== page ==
A Caregiver’s Guide to Dementia

caregiver's guide to dementiaDementia usually refers to a cognitive/mental decline that interferes with a person’s daily activities and prevents them from leading a normal life. Dementia is not just a particular disease but in fact covers a wide array of symptoms such as impaired memory, communication, and thinking. Millions of individuals in the United States have various forms of dementia.

There are medications that may help people suffering from dementia extend their independence and ease the burden on caretakers. But these drugs cannot eliminate the disease; they slow the development of symptoms.

It is common for people suffering from dementia to exhibit personality changes including agitation, delusions, and aggression. This can be one of the most difficult aspects of caring for someone with dementia – witnessing them change from the person you once knew. Here are some practical tips if you are caring for someone with dementia. For more resources, visit the National Institute on Aging (https://www.nia.nih.gov/about) or join a local support group.

  1. Face the person. Before asking a person suffering from dementia to carry out a certain task, it is important to address the person and let them know you are talking to them.
  2. Praise their effort. It is helpful to speak to someone with dementia in a soft tone and to praise even the slightest bit of effort shown. This serves as positive reinforcement and can aid both of you in carrying out a task.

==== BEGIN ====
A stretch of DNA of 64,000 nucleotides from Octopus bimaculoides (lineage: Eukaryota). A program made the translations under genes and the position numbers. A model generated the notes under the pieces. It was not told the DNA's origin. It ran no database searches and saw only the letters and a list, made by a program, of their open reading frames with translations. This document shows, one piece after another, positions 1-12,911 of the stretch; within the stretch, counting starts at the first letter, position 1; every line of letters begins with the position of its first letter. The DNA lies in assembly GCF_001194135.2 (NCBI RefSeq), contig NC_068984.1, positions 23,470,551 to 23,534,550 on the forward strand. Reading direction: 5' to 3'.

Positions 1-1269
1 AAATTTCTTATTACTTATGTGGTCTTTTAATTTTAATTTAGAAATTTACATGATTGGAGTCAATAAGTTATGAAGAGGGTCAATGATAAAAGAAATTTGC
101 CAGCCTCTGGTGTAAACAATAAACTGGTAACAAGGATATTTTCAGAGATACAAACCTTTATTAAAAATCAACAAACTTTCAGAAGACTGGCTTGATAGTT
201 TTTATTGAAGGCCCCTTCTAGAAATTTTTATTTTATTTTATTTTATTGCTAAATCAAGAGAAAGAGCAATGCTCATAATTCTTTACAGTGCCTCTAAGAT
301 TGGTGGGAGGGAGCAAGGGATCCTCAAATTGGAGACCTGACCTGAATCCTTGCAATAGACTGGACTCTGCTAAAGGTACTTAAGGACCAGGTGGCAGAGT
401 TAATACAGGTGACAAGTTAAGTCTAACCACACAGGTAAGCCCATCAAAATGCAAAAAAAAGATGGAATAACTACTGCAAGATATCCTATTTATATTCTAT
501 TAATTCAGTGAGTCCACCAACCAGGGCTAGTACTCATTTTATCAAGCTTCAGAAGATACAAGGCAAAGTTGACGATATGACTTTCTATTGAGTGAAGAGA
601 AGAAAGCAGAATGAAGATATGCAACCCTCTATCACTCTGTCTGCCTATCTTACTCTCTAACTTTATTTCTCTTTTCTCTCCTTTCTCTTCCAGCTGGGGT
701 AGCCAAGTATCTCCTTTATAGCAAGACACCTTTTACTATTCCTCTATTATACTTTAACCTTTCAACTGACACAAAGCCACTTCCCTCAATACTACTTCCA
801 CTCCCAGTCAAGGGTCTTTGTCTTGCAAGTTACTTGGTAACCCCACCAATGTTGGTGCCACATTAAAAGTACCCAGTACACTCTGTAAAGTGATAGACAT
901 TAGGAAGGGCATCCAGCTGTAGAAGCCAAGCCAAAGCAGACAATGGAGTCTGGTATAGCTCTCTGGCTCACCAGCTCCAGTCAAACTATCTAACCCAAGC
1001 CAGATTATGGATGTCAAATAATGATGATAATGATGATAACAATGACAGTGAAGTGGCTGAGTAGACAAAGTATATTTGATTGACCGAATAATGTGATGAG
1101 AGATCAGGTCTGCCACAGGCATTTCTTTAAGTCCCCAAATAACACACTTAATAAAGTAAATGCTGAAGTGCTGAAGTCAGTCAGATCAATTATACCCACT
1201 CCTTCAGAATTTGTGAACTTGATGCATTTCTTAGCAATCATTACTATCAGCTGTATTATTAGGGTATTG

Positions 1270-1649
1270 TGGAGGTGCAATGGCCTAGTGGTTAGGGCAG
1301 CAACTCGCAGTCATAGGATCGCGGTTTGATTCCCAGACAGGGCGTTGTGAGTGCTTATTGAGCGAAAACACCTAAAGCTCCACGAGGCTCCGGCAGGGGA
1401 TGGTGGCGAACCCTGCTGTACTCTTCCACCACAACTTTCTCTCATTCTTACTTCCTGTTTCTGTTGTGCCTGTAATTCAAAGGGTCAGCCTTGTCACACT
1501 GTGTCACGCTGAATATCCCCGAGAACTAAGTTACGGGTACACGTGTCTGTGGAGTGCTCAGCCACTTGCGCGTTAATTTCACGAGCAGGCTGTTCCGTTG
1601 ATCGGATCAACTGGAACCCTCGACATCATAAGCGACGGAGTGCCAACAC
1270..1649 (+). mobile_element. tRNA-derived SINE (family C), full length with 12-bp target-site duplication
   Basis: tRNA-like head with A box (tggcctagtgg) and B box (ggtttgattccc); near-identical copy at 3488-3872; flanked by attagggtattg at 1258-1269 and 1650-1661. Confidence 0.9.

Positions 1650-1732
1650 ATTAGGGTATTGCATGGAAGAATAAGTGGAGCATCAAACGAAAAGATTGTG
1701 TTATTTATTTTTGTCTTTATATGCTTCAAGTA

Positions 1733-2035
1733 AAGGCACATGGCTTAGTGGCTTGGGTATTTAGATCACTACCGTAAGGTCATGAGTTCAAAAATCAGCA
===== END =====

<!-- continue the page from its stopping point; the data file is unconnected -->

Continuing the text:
3. Answer their questions. People suffering from dementia due to their loss of memory may end up asking the same questions over and over again. (For example, what time is it? Alternatively, what color is that?) It can be annoying to repeat yourself, but do try to mask your frustration.
  4. Use names. Every time a person suffering from dementia is approached, it is important to call them by their name and to introduce yourself by your name as well, even if you have know each other for a long time. This will minimize confusion for the person suffering from dementia.
  5. Do not argue. It can be normal for people suffering from dementia to act stubborn and refuse to carry out everyday tasks. Avoid arguing with them. This is not the time to be right!

 

This post was from guest contributor Andrea Bell, a freelance writer by day and sports fan by night. She is a content contributor at www.braintest.com, which provides dementia testing online. Follow her on Twitter @IM_AndreaBell.

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